It was such a big room for a little old lady. She had her glasses off and oxygen on. Her eye color was hardly distinguishable from her pupils. They were two special dark chocolates, with little distinction between the pupils and brown rings. She almost smiled at me. I asked her if she was feeling better today. She said she wasn’t, but had no reference point to how she might have felt. She rolled her eyes at her wayward memory.
Breathing therapy wasn’t something my mom liked to do, so I brought bubbles. Maybe recreational therapy would appeal to her childlike heart. It was as if she was already blowing every time she exhaled. Her lips would slightly part and purse as air gushed out like she was hanging with Virginia Slim. It was the opposite of coming up for air, and instead of gathering square feet of oxygen, she dispersed it. Maybe she was pushing the bad air out. I thought of Lamaze training and how important breathing was in the natural birth process. Maybe it was the same in the natural death process. It had become a cadence, a conscious rhythm which supplanted her innate flow of air. At any rate, her breathing was labor and delivery. I opened the bubbles and started dipping and blowing. My lack of skill brought cat calls from my geriatric audience of one, and after a minute or two I put a lid on it.
Our seven year old Zoe came with me the next day. She gave my mother her happy-meal pink polka-dot bear. A question followed a thank you. “Zoe, what should I name her, Hmmm? Pinky? Polka Dot?” Zoe smiled and shrugged. Zoe was offered the bubbles, the only seven-year-old activity in the room. Her skill was steady and true. Her small mouth was a perfect circle which would focus air through the plastic ring. The film of soap would stretch again and again and break free. Little spheres would hit the warm air current from the register and rise to adolescent orbits over my mom’s bed. Moments were strung together like bubble constellations and suspended above her discomfort. And small round words would escape my mother’s mouth…”Oh!…Wow!…Pop!…Look!”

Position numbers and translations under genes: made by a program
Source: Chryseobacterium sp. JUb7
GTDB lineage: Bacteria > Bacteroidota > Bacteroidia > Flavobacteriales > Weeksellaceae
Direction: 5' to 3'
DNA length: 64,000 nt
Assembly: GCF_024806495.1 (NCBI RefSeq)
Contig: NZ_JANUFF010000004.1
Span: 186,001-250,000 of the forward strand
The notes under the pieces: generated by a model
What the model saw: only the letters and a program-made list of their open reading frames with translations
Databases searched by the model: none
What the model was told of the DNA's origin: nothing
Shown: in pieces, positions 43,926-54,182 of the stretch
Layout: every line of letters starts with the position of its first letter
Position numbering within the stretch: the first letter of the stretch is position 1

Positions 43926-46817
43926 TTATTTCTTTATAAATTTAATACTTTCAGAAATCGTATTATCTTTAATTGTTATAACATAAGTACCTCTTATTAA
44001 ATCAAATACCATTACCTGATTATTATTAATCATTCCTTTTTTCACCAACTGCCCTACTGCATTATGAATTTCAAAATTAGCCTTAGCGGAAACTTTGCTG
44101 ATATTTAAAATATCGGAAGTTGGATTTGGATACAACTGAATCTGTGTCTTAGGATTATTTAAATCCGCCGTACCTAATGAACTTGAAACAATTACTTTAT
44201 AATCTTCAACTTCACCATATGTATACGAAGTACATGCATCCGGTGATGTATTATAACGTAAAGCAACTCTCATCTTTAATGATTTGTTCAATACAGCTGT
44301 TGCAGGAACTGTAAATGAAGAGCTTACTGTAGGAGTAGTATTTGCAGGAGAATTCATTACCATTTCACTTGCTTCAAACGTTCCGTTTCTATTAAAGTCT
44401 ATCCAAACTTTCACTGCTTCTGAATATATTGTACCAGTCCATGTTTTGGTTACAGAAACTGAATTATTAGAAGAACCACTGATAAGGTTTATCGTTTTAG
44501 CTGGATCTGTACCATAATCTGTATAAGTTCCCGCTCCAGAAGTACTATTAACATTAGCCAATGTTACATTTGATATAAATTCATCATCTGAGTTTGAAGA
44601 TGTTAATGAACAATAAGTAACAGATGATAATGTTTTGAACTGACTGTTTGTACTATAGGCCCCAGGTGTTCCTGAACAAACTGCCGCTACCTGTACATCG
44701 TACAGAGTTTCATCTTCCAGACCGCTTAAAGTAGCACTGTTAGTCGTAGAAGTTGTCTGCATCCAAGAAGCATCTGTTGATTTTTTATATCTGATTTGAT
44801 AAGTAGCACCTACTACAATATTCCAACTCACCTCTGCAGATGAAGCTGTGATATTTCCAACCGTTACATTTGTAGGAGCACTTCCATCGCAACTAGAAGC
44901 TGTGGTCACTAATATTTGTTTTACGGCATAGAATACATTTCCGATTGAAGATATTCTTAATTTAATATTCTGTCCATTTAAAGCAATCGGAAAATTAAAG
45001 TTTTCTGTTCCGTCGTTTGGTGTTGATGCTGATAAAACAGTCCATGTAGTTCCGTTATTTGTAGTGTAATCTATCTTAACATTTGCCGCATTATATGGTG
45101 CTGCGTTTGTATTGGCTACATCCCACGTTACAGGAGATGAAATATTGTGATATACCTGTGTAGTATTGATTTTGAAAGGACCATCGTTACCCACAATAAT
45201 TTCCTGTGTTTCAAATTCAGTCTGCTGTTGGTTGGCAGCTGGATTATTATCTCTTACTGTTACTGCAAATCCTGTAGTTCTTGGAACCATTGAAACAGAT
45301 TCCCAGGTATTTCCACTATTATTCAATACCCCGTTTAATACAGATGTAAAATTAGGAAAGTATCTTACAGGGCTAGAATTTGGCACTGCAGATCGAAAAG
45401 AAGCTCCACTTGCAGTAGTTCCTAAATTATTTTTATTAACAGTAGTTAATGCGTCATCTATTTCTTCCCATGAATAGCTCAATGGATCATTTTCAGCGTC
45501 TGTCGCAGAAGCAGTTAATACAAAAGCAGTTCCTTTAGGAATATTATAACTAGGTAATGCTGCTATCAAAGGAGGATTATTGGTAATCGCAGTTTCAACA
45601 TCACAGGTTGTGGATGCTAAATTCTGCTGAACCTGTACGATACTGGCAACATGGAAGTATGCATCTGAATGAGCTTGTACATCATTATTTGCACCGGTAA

One settled on her bed and reminded me of how Glinda, the good witch of the north, landed in Munchkinland. I asked my mom if she remembered that scene and she could not. If only she had. Maybe Glinda could have taught her how to close her eyes and click her heels together. In the quiet I almost heard my mom whisper to herself,”There’s no place like home.”
I pursed my lips and began whistling “Somewhere Over the Rainbow.”
“For what is your life? It is even a vapour, that appeareth for a little time, and then vanisheth away.” James 4:14,15 King James Version
The name Zoe means “life”. Life as a principle, life in the absolute sense, life as God has it.
Oh how much has been contained in the soap bubble that is her life!
© Gerald Allen Barrett and parentheticallyspeakingin3d, 2012.